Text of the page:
For Immediate Release - February 24, 2015

Granby Man Sentenced to 8 to 10 Years in State Prison in Connection with Child Pornography and Accessing College Students’ Computers to View, Download Personal Images

NORTHAMPTON – A Granby man has been sentenced to 8 to 10 years in state prison in connection with posing and attempting to pose a child in a state of nudity and distributing and possessing child pornography, Attorney General Maura Healey announced today. The defendant has also been sentenced on charges relating to the unauthorized access of Springfield College students’ computers, email accounts and photos, as well as charges of possessing and improperly storing an unlicensed firearm. 

Today, David Linnehan, age 39, was sentenced by Judge Mary-Lou Rupp in Hampshire Superior Court to 8 to 10 years in state prison, with five years of probation to serve upon his release. As conditions of probation, Linnehan must stay away from the victims and various strict conditions on computer use and access to children, among others, were imposed.

“This defendant exploited children and violated the privacy of our college students,” said AG Healey. “It is our duty to protect our most vulnerable residents and to make sure those who harm our children are held accountable.”

On Feb 3., Linnehan pleaded guilty in Hampshire Superior Court to the charges of Posing or Exhibiting a Child in a State of Nudity or Sexual Conduct (2 counts), Attempting to Pose or Exhibit a Child in a State of Nudity or Sexual Conduct, Dissemination of Child Pornography (8 counts), Possession of Child Pornography (11 counts), Unauthorized Access to Computer System (13 counts), Unlicensed Possession of a Firearm, and Unsecured Storage of a Firearm.

In March 2013, Massachusetts State Police assigned to the AG’s Office received information from federal authorities concerning an e-mail account linked to a residence in Granby that they believed was involved in distributing child pornography.

In April 2013, State Police obtained and executed a search warrant for that residence. State Police arrested Linnehan, who was subsequently arraigned in Eastern Hampshire District Court. In January 2014, Linnehan was indicted by a Statewide Grand Jury and was later arraigned in Hampshire Superior Court on the charges.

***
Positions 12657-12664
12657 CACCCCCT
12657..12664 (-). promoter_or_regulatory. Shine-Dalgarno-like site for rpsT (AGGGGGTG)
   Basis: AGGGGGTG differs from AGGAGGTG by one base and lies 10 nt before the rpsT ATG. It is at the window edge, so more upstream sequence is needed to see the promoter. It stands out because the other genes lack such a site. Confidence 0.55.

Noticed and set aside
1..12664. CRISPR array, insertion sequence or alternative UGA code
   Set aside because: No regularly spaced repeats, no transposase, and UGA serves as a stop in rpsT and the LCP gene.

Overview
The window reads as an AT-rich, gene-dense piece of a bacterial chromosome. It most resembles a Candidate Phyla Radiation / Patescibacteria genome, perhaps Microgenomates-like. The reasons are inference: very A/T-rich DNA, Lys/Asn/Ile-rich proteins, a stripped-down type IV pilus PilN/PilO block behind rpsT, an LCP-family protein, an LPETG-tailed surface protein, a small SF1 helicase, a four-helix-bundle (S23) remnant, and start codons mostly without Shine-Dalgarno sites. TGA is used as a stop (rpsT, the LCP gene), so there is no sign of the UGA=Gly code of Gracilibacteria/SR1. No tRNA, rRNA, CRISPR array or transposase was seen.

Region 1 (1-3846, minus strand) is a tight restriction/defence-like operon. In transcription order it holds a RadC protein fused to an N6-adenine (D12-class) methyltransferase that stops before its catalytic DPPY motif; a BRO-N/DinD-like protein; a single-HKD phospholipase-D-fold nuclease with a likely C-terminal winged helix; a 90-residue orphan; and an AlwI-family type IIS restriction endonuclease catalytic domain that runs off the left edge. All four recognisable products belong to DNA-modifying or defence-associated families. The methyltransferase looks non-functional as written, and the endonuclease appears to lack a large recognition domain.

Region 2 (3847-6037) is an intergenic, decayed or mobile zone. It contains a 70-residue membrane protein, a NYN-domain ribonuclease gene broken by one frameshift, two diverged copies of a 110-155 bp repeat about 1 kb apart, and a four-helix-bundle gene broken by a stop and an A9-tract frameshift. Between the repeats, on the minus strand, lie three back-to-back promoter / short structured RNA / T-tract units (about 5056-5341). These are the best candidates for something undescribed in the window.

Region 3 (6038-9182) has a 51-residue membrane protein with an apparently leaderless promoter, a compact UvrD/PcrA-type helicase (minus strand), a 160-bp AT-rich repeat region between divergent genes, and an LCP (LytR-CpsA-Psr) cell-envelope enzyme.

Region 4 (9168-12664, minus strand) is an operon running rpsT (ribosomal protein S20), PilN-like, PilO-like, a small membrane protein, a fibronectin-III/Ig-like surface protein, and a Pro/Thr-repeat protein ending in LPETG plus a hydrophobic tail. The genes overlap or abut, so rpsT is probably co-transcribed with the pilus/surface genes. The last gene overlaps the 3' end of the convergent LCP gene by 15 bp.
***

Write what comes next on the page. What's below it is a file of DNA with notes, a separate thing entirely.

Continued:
The investigation revealed that Linnehan stored hundreds of thousands of images and videos of child pornography on computers and other media at home and at his workplace in addition to the files located within his email. Linnehan also distributed child pornography via email.

Authorities sent the information to the National Center for Missing and Exploited Children for analysis and the results revealed that some of the files possessed by Linnehan depicted the victim known as “Vicky,” to whom Judge Rupp ordered Linnehan to pay $3,900 in restitution at today’s hearing. A victim impact statement from “Vicky” was submitted to the court in which she explained the damaging impact of the defendant’s conduct on her daily life and health. 

As the investigation continued, authorities discovered that Linnehan encouraged an out-of-state woman to take and send to him naked photographs of her young daughter. That woman was convicted in California on federal charges and sentenced to 22 years in federal prison. Linnehan also attempted to solicit self-produced, naked images of another minor over the Internet.

Further, forensic evidence revealed that Linnehan abused his position as an IT administrator at Springfield College to gain unauthorized access to students’ computers, school email accounts, and, on at least one occasion, a personal Gmail account. Through this access, Linnehan copied and downloaded private, personal photographs without authorization and stored them on his own computers. The AG’s Office worked with Springfield College to identify and notify all known students affected by this conduct.

Investigators also found an unlicensed, unsecured firearm at Linnehan’s residence.

In November 2013, asserting that victims of child pornography in federal cases should be awarded full restitution, the AG’s Office joined 35 other attorneys general in filing an amicus brief in the U.S. Supreme Court case Paroline vs. Amy Unknown. Under federal law, a victim may seek restitution from someone convicted of possessing images of the victim. Massachusetts law is more favorable than federal law in terms of victims receiving restitution.

The case was prosecuted by Assistant Attorney General Thomas Ralph, Chief of AG Healey’s Cyber Crime Division and Assistant Attorney General Nancy Rothstein, also of the Cyber Crime Division. It was investigated by Massachusetts State Police assigned to the AG’s Office, investigators from the AG’s Digital Evidence Lab, members of the Massachusetts State Police Internet Crimes Against Children Task Force and agents from Homeland Security Investigations, with assistance from the Granby Police Department. Springfield College cooperated fully throughout this investigation.